Small state survival and proliferation in twentieth-century systems of collective security and global governance, 1919–2016
in Small states in world politics
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In the twentieth century, a hybrid system of power politics, collective security, and growing global governance prevailed. The twentieth century witnessed the reversal of the centuries-old downward trend in small state numbers. An environment developed that was increasingly supportive of small state survival, and the century's second half in particular became not only highly conducive to small state survival but in fact strongly supportive of small state proliferation. As the First World War raged on, the US president Woodrow Wilson readied himself to challenge traditional international politics and European statesmen with his Liberal agenda. Wilsonian Internationalism held much promise for the small state. Unsurprisingly, small states were enthusiastic about the emerging new order. The principle of self-determination and the Cold War era of decolonization in particular lead to an expectation of additions to the total number of small states.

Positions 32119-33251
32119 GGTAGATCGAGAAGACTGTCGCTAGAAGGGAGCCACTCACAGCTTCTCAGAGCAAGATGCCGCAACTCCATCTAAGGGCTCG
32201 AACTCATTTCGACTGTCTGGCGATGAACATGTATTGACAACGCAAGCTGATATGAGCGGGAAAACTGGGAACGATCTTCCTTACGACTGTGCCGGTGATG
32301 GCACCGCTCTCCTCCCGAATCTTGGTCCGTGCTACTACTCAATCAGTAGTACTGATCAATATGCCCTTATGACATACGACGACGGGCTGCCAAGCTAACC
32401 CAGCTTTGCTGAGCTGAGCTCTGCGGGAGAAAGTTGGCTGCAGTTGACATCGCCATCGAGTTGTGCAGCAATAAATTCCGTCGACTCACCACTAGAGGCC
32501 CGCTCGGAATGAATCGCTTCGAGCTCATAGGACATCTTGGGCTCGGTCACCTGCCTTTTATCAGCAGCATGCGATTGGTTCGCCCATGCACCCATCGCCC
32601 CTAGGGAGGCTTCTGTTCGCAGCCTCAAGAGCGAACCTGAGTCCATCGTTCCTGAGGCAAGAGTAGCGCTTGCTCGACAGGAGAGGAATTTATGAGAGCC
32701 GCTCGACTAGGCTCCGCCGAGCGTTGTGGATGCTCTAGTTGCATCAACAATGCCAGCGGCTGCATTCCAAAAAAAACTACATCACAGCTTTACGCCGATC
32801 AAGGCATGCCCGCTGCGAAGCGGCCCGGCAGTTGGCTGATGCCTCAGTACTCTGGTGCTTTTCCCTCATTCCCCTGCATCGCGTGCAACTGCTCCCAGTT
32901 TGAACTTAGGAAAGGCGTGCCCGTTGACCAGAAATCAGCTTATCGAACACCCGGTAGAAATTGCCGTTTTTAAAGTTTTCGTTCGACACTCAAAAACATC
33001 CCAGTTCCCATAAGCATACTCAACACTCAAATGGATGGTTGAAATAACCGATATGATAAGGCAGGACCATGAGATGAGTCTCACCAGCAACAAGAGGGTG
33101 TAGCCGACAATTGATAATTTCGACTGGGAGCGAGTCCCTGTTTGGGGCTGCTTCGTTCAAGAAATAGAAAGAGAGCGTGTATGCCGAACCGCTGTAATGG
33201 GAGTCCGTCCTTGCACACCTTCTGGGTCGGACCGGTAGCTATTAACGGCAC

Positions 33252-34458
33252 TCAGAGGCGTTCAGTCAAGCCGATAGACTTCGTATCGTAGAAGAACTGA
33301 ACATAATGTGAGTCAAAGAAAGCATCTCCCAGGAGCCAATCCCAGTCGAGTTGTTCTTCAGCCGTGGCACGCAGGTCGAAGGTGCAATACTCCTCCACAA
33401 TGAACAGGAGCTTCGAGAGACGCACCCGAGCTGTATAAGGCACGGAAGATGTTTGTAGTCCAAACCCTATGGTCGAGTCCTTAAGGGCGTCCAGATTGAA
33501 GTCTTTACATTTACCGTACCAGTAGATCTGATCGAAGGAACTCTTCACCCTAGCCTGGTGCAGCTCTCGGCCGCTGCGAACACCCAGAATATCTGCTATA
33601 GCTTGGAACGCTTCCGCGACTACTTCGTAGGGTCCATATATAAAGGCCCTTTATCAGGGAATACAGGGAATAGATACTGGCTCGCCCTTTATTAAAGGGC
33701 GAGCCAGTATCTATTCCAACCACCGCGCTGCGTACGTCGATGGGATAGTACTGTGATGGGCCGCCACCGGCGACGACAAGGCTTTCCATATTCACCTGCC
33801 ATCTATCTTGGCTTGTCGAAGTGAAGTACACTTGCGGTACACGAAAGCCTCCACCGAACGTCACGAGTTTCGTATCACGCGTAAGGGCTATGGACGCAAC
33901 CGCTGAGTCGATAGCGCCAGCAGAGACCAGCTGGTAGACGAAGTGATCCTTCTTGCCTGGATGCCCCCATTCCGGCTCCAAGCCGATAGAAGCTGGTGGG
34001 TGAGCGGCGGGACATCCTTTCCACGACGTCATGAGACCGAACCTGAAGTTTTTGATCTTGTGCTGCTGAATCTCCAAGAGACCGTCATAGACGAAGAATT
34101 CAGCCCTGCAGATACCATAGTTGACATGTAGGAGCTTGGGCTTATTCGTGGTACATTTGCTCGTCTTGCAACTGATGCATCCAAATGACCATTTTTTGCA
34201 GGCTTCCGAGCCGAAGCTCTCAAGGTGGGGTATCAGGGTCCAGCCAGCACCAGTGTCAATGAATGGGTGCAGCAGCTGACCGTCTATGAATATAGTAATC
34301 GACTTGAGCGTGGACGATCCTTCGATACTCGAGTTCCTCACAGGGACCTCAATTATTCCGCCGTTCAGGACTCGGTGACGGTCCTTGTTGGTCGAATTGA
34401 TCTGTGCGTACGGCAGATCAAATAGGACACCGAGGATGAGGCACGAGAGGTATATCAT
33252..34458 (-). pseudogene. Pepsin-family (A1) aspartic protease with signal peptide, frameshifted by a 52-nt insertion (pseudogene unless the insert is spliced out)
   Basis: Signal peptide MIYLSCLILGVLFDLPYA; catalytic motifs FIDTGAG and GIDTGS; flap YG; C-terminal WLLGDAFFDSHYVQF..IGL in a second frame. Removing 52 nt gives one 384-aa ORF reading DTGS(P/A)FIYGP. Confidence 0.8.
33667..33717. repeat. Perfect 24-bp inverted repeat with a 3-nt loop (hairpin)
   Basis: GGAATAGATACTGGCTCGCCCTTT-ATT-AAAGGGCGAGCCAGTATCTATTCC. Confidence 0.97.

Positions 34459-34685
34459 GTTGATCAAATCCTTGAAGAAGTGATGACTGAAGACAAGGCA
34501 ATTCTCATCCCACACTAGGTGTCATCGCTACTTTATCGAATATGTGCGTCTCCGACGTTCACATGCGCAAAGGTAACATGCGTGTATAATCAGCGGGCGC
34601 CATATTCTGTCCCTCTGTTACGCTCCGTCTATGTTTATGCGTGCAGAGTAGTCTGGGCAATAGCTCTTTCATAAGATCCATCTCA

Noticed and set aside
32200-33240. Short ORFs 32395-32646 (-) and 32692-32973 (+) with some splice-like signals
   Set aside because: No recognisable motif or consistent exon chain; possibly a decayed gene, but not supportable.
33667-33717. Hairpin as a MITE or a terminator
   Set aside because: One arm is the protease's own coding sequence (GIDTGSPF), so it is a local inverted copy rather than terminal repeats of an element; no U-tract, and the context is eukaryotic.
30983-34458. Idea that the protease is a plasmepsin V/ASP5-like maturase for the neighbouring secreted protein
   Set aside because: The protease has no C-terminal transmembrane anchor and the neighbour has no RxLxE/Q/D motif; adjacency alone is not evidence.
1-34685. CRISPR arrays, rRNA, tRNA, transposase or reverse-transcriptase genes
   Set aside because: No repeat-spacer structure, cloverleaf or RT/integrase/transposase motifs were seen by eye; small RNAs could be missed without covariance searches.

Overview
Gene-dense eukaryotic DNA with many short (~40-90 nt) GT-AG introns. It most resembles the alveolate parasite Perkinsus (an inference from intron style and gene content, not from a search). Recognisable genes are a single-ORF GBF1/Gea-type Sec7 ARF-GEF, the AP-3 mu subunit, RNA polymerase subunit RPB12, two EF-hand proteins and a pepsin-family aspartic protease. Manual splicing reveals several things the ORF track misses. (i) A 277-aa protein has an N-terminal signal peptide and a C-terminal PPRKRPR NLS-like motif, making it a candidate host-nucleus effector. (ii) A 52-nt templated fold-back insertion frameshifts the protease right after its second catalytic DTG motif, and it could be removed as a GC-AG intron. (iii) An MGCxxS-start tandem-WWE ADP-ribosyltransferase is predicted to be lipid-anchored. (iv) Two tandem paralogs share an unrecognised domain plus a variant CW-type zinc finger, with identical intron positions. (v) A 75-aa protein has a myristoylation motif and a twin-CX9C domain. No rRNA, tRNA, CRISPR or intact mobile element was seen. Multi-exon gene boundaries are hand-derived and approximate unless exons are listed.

Small states in world politics

The story of small state survival, 1648–2016


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